Rangers Ballpark becomes Globe Life Park in 10-year deal
02/05/2014 9:44 AM
11/12/2014 3:51 PM
The Texas Rangers will now play baseball at Globe Life Park in Arlington after the team inked a 10-year, multimillion-dollar naming-rights deal with an insurance company, officials announced Wednesday.
The 20-year-old stadium has been known as Rangers Ballpark in Arlington for seven years, since the last naming-rights deal fell apart. Though the team would not disclose the financial terms, co-owner Ray Davis said the additional revenue will increase the organization’s “flexibility to remain competitive long-term and short-term.”
Globe Life and Accident Insurance Co. is based in Oklahoma City and owned by Torchmark Corp., which has its headquarters in McKinney.
The Rangers began aggressively courting naming-rights partners last summer, reaching out to hundreds of companies nationally and internationally before narrowing the search down to “three very viable candidates with great offers,” said Joe Januszewski, the team’s executive vice president of partnerships. Globe Life’s financial stability, “their local roots and their desire to partner with us in the community” made the 63-year-old company the clear choice, he said.
Besides being the team’s official life insurance partner under the deal, Globe Life will also be the title sponsor of the Texas Rangers Baseball Foundation, a charity that supports youth baseball and softball.
The value of the Globe Life partnership stacks up well against other naming-rights deals for baseball stadiums in the past two decades, Januszewski said.
“When you look at the deals that have been done, I would put us in the top two of any of the other ballparks that have partners in the names on their buildings,” Januszewski said.
The length of the deal coincides with the end of the Rangers’ 30-year lease on the ballpark with Arlington. The city-owned stadium opened in 1994.
“When you look at naming-rights deals, this is a short-term deal. But we are hopeful it leads to bigger things beyond,” Januszewski said.
Globe Life, founded in 1951, has more than 3.9 million policyholders, a quarter-million of them in Texas. The company employs 650 people at its offices in McKinney and Oklahoma City.
“We are excited to see the Globe Life name on this beautiful facility,” company President Bill Leavell said.
With 81 games and more than 3 million visitors at the ballpark each year, Leavell said, the deal should heighten Globe Life’s visibility.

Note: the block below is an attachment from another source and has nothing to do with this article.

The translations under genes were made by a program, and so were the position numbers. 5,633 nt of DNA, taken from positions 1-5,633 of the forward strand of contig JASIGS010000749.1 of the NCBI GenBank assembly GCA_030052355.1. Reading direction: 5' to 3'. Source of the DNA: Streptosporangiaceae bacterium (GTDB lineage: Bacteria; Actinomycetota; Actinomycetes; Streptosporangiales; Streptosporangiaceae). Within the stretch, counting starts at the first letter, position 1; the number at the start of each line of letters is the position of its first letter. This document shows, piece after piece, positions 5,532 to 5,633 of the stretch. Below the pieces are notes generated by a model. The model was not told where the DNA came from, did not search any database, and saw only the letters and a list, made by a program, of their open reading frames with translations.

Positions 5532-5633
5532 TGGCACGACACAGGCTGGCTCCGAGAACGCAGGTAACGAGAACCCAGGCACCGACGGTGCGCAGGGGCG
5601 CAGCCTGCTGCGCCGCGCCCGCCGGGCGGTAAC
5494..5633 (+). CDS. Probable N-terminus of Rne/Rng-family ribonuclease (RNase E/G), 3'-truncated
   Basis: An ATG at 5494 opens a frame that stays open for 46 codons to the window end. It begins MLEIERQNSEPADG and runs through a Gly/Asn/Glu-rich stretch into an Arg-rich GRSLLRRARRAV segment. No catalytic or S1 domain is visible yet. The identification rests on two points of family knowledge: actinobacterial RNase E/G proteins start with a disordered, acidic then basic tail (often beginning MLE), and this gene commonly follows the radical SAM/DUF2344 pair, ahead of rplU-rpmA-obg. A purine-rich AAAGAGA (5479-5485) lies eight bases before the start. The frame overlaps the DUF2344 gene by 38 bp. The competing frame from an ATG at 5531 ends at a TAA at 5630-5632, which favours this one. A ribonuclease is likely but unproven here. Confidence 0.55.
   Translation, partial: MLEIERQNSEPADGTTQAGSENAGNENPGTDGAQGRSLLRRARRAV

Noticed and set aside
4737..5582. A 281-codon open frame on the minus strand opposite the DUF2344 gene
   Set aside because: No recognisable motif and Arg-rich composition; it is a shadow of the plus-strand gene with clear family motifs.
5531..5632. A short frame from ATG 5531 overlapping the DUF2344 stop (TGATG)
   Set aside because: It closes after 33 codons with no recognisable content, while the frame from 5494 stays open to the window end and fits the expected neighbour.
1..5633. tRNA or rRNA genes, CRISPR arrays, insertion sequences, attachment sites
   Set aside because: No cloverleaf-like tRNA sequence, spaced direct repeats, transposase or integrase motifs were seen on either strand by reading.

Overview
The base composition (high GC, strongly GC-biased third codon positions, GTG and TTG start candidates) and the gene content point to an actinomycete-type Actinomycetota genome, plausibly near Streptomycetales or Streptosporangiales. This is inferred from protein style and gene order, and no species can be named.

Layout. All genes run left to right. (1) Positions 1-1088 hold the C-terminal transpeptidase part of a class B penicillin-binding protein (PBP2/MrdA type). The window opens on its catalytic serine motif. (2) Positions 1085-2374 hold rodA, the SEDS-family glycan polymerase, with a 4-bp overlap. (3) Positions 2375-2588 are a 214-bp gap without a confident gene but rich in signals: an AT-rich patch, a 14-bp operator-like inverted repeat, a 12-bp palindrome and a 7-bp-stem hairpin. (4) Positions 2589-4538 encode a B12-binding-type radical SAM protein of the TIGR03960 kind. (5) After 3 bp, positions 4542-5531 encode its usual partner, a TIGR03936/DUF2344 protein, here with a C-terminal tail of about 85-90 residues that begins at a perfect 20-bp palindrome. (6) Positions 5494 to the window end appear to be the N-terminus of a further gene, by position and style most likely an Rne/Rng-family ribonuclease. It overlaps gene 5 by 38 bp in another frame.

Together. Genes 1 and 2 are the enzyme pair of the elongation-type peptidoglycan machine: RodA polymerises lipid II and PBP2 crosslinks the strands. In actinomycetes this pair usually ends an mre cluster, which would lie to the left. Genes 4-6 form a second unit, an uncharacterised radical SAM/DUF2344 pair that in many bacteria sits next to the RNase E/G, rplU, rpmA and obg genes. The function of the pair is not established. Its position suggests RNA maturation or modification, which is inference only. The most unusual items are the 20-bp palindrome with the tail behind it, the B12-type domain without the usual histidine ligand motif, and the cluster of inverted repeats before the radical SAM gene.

Januszewski said the deal will also expand the team’s exposure to Globe Life’s millions of customers.
Signs featuring the new name and logo will be in place before the team’s season opener March 31 against the Philadelphia Phillies.
The stadium was originally called The Ballpark in Arlington, and keeping Arlington in its name was crucial, Davis said.
“Arlington has been an excellent partner for us. We are in Arlington. We want to honor that,” Davis said. “There is 20 years of history here and it’s extremely important we don’t forget our history.”
Fan reaction to the new name on social media sites ranged from unimpressed to outraged, with comments such as “barf,” “lame” and “at least they kept Arlington in the name.”
Others said naming the ballpark after Hall of Famer and former Rangers CEO Nolan Ryan would have been better. But some said, whatever the name, “It will always be The Ballpark in my book.”
The stadium’s first naming-rights deal was supposed to last for 30 years but was short-lived.
Ameriquest, a Southern California company that was once the country’s biggest subprime lender, signed a $75 million deal with the Rangers to change the name to Ameriquest Field in 2004.
But the company pulled out of the deal in 2007 after the subprime mortgage market collapsed and Ameriquest agreed to a $325 million settlement with 49 states over predatory lending practices. The company soon went out of business.
The new deal comes six months after nearby Cowboys Stadium was renamed AT&T Stadium under a multimillion-dollar deal between the Dallas Cowboys and the Dallas-based telecommunications giant.
This report includes material from the Star-Telegram archives.
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